Lab Network Monitoring

Design Overview

The goal is to implement a system for capturing and analyzing laboratory network traffic. Data collected includes full packet capture (PCAP), flow summary data (NetFlow), log files for key network services, and protocol specific data. The router’s built in tool is used to capture a livestream of PCAP and NetFlow data. Moloch is used to analyze PCAP data, SOF-ELK is used to analyze NetFlow and log files data, and Ntopng is used for a real-time view of NetFlow traffic.


Tool Purpose Data Source Link Logo Real-Time Monitoring External Probes HTTPS Measurements - Public
Site24x7 Logo Real-Time Monitoring External Probes HTTPS Measurements - Public
RIPE Atlas Logo Real-Time Monitoring External Probes Ping Measurements - Public
RIPE Atlas Logo Real-Time Monitoring External Probes Traceroute Measurements - Public
Moloch Logo Forensics & Analysis Full Packet Capture Moloch - Lab network/VPN only
SOF-ELK Logo Forensics & Analysis NetFlow SOF-ELK - Lab network/VPN only
ntopng logo Real-Time Monitoring NetFlow Ntopng - Lab network/VPN only

Data Capture Interface

Network Design
Figure 1: Laboratory Network Design

Figure 1 shows the laboratory network design. The quarantine network and public network will be monitored using the quarantine bridge interface (vlan20.bridge) and public bridge interface (public.bridge). We used the Mikrotik CCR1009 router’s built in tool for capturing and sending PCAP and NetFlow data.

ESXi Virtual Machines

We use three virtual machine ESXi host that are connected to the instructor VLAN (over the SFP+ interface). The first virtual machine runs Moloch assigned to IP address with port 80 redirected to 8005, listening on udp port 37008 for PCAP data from the router. The second virtual machine runs SOF-ELK assigned to IP address with port 80 redirected to 5601, listening on udp port 9995 for NetFlow (v5) data from the router. The third virtual machine runs Ntopng assigned to IP address, listening on port 2055 for NetFlow (v9) data from the router.

Analysis Tools


Moloch is an open source, large scale, full packet capturing, indexing, and database system. Moloch is designed to listen for packets directly from a network interface. However, the 'network tap' we are using (MainRouter) is a separate device, and using a SPAN/MIRROR port was not feasible. As an alternative, the router sends packets to the Moloch server using the TaZmen Sniffer Protocol (TZSP). A small program on the Moloch server (tazman-listener) receives the TaZmen stream and writes out the original packets to PCAP files in /data/moloch/raw. A Moloch Capture process then monitors that folder, and reads in the packets whenever that PCAP file closes (currently every 10k packets). The back-end database is ElasticSearch, and the web interface is provided by Moloch Viewer.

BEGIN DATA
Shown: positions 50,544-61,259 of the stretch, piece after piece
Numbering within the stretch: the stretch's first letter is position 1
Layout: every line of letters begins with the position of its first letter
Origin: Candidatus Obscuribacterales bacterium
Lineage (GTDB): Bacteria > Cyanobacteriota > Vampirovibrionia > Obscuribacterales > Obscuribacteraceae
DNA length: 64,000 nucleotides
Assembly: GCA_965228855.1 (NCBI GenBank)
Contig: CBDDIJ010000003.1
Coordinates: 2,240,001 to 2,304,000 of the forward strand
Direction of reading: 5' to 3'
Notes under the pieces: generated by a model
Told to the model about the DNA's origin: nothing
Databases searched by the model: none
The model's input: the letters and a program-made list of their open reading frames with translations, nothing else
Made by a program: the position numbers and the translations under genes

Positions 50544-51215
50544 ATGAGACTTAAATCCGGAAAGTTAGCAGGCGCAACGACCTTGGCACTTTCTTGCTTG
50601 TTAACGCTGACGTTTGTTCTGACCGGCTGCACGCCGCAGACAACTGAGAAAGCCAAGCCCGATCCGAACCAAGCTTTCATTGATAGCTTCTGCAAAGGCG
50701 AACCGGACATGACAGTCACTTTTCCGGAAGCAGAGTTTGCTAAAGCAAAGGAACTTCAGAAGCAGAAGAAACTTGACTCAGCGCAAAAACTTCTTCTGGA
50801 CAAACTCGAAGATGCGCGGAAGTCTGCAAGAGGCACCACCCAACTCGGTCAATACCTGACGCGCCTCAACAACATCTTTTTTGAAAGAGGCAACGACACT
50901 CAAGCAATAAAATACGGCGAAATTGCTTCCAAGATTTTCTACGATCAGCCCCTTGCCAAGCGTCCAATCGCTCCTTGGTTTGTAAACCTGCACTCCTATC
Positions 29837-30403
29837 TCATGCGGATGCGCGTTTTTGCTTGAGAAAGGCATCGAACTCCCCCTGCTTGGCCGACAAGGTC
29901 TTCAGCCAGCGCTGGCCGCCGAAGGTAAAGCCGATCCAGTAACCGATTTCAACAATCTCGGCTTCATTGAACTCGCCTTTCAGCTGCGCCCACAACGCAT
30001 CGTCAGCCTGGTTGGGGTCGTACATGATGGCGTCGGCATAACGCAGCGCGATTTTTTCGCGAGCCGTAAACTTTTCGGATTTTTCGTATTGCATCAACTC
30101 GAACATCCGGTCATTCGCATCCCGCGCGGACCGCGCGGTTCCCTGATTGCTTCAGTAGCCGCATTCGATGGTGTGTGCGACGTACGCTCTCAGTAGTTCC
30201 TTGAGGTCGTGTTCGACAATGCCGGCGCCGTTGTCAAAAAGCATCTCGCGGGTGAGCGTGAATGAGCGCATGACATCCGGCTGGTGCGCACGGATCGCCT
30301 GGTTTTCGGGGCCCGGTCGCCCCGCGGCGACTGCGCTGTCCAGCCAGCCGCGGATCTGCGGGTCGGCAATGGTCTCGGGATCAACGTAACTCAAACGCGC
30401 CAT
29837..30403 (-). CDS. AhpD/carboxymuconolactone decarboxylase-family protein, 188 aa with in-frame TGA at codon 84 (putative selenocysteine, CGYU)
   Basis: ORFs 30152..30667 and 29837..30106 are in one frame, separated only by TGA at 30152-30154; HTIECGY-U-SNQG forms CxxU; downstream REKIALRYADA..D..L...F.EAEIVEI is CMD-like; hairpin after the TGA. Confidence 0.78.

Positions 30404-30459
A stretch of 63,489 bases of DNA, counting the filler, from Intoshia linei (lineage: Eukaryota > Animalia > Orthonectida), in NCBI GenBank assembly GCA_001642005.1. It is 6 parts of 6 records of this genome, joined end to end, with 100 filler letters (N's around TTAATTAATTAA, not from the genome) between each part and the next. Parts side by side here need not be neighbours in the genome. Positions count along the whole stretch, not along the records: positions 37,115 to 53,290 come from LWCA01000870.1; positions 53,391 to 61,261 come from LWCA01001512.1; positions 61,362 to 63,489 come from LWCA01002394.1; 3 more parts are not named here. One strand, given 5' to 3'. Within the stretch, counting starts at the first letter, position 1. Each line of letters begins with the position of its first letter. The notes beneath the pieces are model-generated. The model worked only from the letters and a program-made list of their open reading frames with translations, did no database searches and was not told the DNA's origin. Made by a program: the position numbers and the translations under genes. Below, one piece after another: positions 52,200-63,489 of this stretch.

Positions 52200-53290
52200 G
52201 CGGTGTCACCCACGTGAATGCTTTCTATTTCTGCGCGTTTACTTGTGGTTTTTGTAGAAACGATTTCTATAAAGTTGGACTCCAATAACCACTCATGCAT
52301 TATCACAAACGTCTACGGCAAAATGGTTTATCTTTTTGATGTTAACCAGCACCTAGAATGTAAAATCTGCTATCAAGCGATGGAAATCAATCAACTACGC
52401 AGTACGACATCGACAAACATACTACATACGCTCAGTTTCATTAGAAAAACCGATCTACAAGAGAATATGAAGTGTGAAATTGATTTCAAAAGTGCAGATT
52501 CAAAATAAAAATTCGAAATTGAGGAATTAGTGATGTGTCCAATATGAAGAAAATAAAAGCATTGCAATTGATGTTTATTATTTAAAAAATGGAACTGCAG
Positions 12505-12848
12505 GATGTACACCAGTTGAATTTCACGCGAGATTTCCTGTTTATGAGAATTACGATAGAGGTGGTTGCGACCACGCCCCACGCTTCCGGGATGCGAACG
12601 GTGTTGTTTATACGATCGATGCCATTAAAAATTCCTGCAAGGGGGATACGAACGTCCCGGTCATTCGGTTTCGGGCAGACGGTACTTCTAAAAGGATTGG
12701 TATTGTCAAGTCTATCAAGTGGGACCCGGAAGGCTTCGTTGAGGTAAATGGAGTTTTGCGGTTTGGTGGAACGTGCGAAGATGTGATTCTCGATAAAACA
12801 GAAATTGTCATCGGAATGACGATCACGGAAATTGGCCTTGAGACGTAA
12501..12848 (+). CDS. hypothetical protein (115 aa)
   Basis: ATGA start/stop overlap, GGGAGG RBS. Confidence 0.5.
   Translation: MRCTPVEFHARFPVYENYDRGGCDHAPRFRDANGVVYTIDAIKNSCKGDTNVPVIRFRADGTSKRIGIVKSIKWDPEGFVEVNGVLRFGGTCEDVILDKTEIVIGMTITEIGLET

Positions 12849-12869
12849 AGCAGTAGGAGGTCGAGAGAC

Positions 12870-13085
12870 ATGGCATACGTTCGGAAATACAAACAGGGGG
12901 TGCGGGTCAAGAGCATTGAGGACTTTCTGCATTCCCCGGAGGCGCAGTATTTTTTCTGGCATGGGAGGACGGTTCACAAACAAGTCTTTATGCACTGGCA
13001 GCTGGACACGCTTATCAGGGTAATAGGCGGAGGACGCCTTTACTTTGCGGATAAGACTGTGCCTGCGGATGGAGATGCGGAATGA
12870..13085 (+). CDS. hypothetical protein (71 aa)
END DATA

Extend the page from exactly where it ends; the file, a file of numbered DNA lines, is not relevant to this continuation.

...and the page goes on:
Figure 2
Figure 2: Session Dashboard

Figure 3
Figure 3: SPI View Dashboard

Figure 4
Figure 4: SPI Graph Dashboard

Figure 5
Figure 5: SPI Connection Dashboard

Figure 6
Figure 6: Stats Dashboard


SOF-ELK uses ElasticSearch, Logstash, and Kibana to organize and display NetFlow and network log files data. ElasticSearch is a search engine that provides a distributed, multi-tenant-capable full-text search with an HTTP web interface and schema-free JSON documents. Logstash provides an input stream to Elastic for storage and search. Kibana is used to access and display the data for visualizations, using graphs and dashboards, through a web interface.

NetFlow Dashboard:

Figure 7: NetFlow Dashboard for Bytes, Flows, and Packets by Protocol, and Statistics Summary

NetFlow Statistics Summary
Figure 8: NetFlow Dashboards for Statistics by Source and Destination IP, Map of Traffic to Source and Destination, and Volume by Source and Destination Port

Netflow Bytes by Protocol
Figure 9: NetFlow Dashboard for Statistics by Explorer, Statistics by Source and Destination AS, and Discovery


Ntopng provides a real-time summary of lab network traffic obtained from NetFlow records.

Ntopng Dashboard
Figure 10: Ntopng Dashboard

Ntopng Active Flows
Figure 11: Ntopng Active Flows

Ntopng Host Historical Summary
Figure 12: Ntopng Host Historical Summary